>> Waiting outside the morgue to collect the bodies of their loved ones. Kurdish Peshmerga fighters who were killed when Iraqi forces took the oil city of Kirkuk from them on Monday. The Kurds have held a wide crescent of territory in Northern Iraq after helping drive out Islamic state fighters.
But have been rolled back by Iraq's lightning quick campaign. Even pulling out of a long-disputed area near the Iranian border. This swift takeover continued on Tuesday, as Iraqi forces reclaimed territory across northern Iraq, pushing open a new front in the country's 14 year civil war and sparking a jump in global oil prices.
Peshmerga fighters moved into Kirkuk and defended the area's oil fields in 2014. After Iraqi government forces were drive out by jihadists. Now the two sides are clashing with the Kurdistan regional government paying a price for an independence referendum last month. As Reuters' MIchael Georgie explains, it could potentially draw in regional powers.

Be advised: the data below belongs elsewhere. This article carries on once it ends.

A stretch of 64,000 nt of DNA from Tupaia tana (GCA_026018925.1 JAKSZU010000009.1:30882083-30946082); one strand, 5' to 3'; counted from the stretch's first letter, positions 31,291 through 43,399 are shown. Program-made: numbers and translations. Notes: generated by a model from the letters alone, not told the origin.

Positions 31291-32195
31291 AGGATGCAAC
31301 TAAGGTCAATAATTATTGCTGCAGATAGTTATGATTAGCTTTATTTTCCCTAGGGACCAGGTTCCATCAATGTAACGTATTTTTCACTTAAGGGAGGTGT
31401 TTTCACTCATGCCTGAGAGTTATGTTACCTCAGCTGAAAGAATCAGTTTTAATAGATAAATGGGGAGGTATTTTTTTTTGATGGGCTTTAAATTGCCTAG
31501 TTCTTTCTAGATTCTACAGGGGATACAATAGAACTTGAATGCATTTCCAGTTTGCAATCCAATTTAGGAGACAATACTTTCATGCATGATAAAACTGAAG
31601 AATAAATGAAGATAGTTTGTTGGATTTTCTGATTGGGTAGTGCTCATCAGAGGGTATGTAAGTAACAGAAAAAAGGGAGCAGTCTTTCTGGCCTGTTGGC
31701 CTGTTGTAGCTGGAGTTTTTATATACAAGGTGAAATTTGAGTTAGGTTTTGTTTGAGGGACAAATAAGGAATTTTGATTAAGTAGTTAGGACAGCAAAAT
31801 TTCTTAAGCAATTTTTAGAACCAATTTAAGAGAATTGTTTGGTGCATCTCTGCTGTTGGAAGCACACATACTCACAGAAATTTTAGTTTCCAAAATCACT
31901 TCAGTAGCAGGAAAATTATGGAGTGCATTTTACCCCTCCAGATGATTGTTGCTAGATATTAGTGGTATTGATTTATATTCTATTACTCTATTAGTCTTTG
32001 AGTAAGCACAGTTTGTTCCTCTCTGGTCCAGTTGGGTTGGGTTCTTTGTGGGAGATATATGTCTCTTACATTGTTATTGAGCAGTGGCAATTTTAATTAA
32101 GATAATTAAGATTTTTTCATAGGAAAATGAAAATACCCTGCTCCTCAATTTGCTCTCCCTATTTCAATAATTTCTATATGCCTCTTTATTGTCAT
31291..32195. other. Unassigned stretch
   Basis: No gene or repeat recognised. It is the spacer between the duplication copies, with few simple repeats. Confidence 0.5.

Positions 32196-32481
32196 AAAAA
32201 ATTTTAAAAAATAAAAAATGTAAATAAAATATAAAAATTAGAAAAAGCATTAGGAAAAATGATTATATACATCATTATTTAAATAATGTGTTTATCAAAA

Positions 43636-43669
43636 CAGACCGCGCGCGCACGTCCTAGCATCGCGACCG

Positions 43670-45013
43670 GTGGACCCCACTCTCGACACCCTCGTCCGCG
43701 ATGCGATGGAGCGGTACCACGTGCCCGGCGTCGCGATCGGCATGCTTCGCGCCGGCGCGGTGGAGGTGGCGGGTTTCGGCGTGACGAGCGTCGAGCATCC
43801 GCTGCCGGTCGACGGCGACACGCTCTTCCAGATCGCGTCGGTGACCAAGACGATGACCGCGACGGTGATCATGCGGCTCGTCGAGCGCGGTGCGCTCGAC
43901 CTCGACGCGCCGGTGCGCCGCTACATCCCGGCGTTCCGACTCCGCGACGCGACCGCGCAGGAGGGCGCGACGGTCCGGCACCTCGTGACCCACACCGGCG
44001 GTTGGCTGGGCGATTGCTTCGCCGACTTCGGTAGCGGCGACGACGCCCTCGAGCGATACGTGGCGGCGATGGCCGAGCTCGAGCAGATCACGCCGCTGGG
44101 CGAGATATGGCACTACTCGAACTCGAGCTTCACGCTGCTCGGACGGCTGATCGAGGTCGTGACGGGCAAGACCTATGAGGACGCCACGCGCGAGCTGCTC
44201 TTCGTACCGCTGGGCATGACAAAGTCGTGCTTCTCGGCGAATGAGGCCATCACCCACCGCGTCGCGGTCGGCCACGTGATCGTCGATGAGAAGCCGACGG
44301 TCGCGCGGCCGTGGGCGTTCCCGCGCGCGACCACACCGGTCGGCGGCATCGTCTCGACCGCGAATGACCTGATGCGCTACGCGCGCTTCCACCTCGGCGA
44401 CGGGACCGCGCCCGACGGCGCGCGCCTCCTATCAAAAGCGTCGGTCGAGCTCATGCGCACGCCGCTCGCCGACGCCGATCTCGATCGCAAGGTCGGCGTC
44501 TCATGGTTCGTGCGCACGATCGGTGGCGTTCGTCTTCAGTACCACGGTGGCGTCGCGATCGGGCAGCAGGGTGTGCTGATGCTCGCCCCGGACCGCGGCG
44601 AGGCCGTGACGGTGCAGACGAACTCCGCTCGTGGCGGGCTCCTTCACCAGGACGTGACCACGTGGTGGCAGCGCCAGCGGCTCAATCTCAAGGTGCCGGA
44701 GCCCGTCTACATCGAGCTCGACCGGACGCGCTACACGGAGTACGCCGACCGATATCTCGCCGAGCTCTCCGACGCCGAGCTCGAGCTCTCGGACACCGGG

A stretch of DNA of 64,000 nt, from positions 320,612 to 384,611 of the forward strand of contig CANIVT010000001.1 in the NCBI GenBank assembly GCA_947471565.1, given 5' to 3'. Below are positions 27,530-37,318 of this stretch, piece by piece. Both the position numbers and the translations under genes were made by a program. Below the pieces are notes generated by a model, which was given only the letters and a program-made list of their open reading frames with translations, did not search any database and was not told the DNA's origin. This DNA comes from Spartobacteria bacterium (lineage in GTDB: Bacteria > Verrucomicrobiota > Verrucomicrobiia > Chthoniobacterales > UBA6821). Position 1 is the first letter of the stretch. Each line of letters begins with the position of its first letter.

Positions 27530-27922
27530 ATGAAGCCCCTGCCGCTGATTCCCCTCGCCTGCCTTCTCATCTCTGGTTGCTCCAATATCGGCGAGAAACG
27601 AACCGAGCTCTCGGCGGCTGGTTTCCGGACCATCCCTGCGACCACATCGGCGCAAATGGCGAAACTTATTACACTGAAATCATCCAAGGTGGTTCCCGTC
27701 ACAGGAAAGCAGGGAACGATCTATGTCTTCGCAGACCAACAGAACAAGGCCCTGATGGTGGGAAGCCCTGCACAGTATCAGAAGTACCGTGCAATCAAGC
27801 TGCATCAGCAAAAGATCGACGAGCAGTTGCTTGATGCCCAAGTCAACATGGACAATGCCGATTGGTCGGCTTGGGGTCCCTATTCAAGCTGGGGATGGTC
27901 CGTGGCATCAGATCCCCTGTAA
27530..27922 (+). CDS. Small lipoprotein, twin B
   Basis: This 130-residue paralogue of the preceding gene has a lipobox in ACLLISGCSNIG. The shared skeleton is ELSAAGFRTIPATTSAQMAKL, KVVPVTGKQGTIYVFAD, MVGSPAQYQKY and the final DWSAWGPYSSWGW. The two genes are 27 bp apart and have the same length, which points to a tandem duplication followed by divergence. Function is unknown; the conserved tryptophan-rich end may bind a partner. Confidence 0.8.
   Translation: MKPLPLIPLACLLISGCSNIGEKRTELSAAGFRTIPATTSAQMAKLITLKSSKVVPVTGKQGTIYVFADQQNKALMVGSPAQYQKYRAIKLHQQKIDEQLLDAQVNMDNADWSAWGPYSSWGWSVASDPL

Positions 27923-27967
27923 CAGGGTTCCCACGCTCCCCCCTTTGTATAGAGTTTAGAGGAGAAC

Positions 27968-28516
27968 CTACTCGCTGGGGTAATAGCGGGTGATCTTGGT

>> A referendum on independence which won overwhelming backing has angered not only Baghdad but Turkey and Iran. All three parties fear will create chaos and Turkey and Iran fear that it'll encourage courage in their nation to agitate for change.>> Turkey which had allowed the Kurds to export oil through its pipes has swung behind Bagdad, both sides in this dispute armed and trained by the US and the successful campaign to drive Islamic State out of Iraq.
Washington now in the awkward position of recognizing Iraqi authority while trying to maintain close ties with the Kurds. Instability in the region has boosted global oil prices. Brent Crude Futures, the international benchmark, over $58 on Tuesday, up almost a third from it's mid-year levels. The Iraqi Oil Ministry has now confirmed all oil facilities in Kirkuk province are back under government control.